Interactions of the basic multivalent ligand cationized ferritin (CF) with cultured cells markedly alter their endocytic function. In this study, the influence of CF treatment on the binding, internalization, and degradation of chemically modified (acetylated) low-density lipoproteins (Ac-LDL) was examined in aortic smooth muscle cells (SMC); and in normal and FH mutant LDL receptor-negative human skin fibroblasts, which lack the Ac-LDL (scavenger) receptor; and in vascular endothelial cells, which normally express the receptor. Although CF treatment of all three cell types at 37°C resulted in the induction of Pronasesensitive, high-capacity, high-affinity binding (Kd = 12.0 ± 2.0 nM at 4°C) of labeled Ac-LDL, which at 37°C was accompanied by significant internalization and degradation, these processes were not receptor-mediated. CF-induced high-affinity binding was inhibited by unlabeled Ac-LDL, fucoidan, carrageenan, and dextran sulfate but was unaffected by native LDL and albumin and only partially inhibited by acetylated albumin. However, analysis of membrane preparations of the cells for "scavenger" receptor protein by solid-phase filtration assay and Western blotting identified the receptor in endothelial cells and in granuloma (positive control) macrophages, but not in either CF-treated or untreated SMC. In addition, studies with both glutaraldehyde-fixed cells and CF bound to culture dishes indicated that Ac-LDL avidly binds to CF. Further, ultrastructural studies using colloidal gold-conjugated Ac-LDL showed Ac-LDL preferentially binding to CF aggregates on the cell surface. Thus, these studies indicate that treatment of cells with CF induces an endocytic process which, although remarkably similar to the scavenger pathway, is mediated by Ac-LDL binding to membrane-associated CF. These observations have implications in terms of mechanisms that might regulate the endocytosis of modified low-density lipoproteins.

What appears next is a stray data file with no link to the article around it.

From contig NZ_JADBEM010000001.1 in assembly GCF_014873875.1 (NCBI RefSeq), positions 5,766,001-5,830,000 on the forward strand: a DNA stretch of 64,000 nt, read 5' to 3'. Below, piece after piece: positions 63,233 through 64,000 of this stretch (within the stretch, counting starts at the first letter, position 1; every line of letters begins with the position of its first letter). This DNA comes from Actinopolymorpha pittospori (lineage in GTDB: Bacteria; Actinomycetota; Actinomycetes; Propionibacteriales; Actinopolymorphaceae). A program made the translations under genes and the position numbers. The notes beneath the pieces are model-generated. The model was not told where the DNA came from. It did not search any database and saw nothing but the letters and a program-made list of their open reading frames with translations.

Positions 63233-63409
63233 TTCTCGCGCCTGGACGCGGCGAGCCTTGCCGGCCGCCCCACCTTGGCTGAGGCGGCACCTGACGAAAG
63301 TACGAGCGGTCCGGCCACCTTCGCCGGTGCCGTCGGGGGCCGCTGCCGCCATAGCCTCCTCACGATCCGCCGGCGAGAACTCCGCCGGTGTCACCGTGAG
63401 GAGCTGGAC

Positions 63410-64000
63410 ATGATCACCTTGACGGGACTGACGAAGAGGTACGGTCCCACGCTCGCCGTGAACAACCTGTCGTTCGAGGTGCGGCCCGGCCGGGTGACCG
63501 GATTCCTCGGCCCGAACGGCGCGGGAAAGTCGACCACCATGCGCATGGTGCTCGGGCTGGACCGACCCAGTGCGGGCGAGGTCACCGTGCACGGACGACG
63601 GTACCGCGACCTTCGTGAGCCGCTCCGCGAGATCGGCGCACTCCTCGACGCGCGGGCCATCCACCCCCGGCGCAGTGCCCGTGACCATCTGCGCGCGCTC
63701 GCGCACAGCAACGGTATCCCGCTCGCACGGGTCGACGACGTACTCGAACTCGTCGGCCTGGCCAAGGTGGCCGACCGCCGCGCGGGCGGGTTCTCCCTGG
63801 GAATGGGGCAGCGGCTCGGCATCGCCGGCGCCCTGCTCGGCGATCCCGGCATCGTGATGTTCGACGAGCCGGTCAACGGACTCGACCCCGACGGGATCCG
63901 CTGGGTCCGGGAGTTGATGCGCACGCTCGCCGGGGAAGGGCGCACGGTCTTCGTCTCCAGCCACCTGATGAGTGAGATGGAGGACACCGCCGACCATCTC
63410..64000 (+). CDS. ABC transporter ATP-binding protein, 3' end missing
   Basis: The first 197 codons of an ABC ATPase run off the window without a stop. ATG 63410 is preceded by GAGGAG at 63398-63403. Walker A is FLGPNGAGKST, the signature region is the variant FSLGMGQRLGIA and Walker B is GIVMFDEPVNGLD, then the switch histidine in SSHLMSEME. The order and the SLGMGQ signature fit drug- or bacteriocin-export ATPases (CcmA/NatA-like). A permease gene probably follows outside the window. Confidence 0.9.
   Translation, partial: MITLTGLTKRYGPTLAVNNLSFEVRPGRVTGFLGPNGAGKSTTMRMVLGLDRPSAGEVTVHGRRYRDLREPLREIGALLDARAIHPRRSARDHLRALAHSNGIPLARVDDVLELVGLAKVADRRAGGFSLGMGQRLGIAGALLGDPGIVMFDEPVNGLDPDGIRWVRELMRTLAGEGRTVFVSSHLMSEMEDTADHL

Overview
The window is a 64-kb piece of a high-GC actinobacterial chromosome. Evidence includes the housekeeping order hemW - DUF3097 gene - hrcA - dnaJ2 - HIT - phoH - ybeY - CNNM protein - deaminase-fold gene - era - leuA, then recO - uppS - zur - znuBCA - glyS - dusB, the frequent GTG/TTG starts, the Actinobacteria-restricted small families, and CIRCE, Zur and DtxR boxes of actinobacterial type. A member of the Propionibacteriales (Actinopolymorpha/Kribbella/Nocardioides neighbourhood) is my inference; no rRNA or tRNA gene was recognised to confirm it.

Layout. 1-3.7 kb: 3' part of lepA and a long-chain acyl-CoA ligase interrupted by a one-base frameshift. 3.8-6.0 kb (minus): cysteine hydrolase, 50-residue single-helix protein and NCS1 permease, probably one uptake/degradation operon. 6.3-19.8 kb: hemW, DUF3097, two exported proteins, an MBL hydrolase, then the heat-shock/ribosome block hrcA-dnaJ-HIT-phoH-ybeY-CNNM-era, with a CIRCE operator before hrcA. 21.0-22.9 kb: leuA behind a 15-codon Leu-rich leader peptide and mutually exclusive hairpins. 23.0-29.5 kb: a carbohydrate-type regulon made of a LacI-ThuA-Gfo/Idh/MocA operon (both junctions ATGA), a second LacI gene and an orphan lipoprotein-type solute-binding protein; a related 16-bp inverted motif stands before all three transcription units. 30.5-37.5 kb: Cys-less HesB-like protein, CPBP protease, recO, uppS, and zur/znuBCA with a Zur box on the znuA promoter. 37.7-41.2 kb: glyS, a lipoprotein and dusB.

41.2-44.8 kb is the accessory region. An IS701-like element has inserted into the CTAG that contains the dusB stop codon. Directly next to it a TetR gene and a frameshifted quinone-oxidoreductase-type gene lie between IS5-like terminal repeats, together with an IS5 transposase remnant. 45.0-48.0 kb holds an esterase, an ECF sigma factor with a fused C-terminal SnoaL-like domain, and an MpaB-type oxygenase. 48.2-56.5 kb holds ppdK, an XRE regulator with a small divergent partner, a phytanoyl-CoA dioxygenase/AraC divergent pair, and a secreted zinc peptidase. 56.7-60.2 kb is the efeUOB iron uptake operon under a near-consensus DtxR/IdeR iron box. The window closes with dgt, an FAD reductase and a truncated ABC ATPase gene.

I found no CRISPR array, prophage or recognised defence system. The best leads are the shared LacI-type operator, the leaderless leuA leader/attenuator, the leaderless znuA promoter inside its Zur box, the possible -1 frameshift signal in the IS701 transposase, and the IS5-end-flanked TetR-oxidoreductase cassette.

ASJC Scopus subject areas
- Pathology and Forensic Medicine
- Molecular Biology
- Clinical Biochemistry